The analysis group is broadly interested in the areas partial differential equations, differential geometry and geometric analysis.
Follow the tabs above to find more information about the members of the analysis group, and the PDE Seminar we are running.
Students who are interested in taking courses in analysis, geometry, and PDE, are encouraged to look at the information page for MSc students, and should contact us directly for MSc thesis topics.
Senior Lecturer in Pure Mathematics
Office: Peter Hall 202
Research interests: Microlocal analysis, differential geometry, index theory, spectral asymptotics, singular spaces, scattering theory.
Lecturer in Pure Mathematics
Office: Peter Hall G28
Research interests: Minimal surfaces, isoperimetry, elliptic and parabolic differential equations, geometric measure theory, geometric analysis
Lecturer in Pure Mathematics
Office: Peter Hall 204
Research interests: General relativity, global evolution problems for hyperbolic partial differential equations, geometric analysis.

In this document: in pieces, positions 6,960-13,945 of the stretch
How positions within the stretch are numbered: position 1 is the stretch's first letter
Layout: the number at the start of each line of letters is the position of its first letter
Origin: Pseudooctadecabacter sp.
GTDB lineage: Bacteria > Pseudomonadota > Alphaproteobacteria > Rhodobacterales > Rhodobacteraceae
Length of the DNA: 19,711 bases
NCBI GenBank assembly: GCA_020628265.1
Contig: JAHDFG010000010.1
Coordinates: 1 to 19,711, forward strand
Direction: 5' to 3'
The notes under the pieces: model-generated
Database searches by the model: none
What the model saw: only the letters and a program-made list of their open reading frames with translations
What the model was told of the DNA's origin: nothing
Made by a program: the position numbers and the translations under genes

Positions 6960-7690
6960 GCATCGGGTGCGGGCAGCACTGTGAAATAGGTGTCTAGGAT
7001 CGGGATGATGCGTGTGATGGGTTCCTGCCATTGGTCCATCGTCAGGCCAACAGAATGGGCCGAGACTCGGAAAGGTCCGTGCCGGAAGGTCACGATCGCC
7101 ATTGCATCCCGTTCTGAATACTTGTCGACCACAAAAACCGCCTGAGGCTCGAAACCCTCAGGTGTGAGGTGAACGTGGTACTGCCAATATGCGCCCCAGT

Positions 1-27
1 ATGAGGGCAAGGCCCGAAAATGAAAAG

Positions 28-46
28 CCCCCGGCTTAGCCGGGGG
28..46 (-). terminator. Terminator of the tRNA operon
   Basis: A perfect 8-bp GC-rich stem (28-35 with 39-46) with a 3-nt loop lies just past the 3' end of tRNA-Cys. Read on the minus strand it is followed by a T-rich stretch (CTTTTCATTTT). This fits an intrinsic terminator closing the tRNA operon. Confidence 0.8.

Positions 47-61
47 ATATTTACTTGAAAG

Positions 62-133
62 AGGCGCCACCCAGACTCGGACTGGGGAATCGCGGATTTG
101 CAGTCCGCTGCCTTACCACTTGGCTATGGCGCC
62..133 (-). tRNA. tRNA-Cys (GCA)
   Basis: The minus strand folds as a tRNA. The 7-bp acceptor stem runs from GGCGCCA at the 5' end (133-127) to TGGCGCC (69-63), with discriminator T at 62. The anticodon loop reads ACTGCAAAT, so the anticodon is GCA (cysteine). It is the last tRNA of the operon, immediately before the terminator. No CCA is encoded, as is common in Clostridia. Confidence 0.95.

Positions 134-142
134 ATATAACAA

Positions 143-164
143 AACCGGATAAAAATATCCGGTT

We are very excited that the MATRIX workshop on Hyperbolic Differential Equations in Geometry and Physics begins today!3 April, 2022
Informal lectures on general relativity
We are offering a few informal lectures on general relativity, Thursdays, Evan Williams Theatre (Peter Hall G03), 4:15-5:15pm, starting this Thursday, March 3. This will not be a formal lecture course at all, instead I am hoping to give a loose introduction to a few research topics in mathematical general relativity, which are accessible to Master's students with interests in analysis, differential geometry, …1 March, 2022